If you’re referring to the comments on your critique of Sherlock, I don’t think anyone was arguing that it’s okay to have sexist content in a tv show, rather that the content itself wasn’t sexist.
You make a good argument and I take back my comments I made about it ‘being a TV show’ and you are entitled to be angry at its content. Heck knows, I have been ticked off by ‘just a TV show’ before now so I should have not responded in such a petty manner.
I did love Sherlock the other night; I got swept away and I really did not see the problematic content that you have blogged about. I do now, however, see that you have a valid point although I still do not share in the majority of your views.
I would like to know what your views would have been if Irene Adler had just been a character Moffat himself had created and that there wasn’t a comparison to make. I have to say, I was expecting Irene to ‘win’ at the end just because of ACD’s version and was surprised when she didn’t. Maybe that is simply what the Moff was going for- unpredictability. I still find it insulting that there is only considered to be ‘the woman’ anyway. Surely there are more intelligent women out there who could match Holmes. And maybe, one day, someone may write one… Irene could just be the one that took his heart. And when you consider how unfeeling Sherlock usually is then I would say that is quite something.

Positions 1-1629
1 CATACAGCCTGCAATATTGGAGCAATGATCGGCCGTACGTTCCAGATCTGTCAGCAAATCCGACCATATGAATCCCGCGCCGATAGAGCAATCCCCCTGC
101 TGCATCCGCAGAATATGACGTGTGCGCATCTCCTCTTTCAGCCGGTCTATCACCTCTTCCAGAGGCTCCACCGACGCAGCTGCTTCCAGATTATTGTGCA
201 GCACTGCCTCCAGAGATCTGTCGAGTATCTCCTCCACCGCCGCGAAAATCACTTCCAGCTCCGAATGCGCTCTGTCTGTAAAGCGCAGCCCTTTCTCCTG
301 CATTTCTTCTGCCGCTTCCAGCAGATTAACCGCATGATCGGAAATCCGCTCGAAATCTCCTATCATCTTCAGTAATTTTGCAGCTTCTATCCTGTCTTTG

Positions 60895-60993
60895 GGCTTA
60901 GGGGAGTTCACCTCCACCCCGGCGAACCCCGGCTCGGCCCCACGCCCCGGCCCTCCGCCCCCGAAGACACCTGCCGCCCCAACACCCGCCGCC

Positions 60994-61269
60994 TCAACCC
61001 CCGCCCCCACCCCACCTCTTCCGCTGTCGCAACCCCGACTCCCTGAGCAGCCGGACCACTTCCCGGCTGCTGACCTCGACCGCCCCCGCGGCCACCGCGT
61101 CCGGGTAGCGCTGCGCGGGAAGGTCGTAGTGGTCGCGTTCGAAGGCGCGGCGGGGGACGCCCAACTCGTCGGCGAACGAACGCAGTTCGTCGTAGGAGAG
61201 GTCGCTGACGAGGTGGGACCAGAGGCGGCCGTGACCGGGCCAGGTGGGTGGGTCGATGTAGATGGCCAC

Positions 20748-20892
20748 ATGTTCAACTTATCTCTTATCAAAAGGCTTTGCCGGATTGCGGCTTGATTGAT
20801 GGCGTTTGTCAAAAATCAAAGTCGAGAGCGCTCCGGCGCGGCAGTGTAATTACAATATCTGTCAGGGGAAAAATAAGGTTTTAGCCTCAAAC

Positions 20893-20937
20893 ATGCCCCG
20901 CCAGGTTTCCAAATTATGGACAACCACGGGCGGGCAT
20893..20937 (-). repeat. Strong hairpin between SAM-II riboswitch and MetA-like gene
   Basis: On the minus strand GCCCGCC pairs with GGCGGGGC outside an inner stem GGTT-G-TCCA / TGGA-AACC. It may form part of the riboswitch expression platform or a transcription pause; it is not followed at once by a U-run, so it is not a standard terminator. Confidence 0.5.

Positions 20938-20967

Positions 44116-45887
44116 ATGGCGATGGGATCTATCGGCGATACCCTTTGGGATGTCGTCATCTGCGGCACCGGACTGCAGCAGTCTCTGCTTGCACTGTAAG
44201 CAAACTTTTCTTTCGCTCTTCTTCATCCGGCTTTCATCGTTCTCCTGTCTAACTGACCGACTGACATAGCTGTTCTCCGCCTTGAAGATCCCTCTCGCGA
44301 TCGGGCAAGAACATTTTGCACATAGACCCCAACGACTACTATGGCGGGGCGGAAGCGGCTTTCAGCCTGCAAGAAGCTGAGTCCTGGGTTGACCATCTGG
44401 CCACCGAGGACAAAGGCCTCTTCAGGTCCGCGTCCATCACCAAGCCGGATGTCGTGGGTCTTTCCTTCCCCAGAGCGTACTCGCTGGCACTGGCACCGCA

You can’t not communicate is what they say, and i had no idea this is what WAS being communicated til you pointed it out. I love Sherlock and still do, but this (and the various competing comments) make it more interesting. Watching it is the first bit of pleasure, talking and reading about it gives you a second go at it.
If stuff is in such plain sight, it is so more easily missed so very worthwhile pointing out. “just TV” is bollocks. TV makes it worse by making it appear normal.
This is why blogging is brilliant when done well.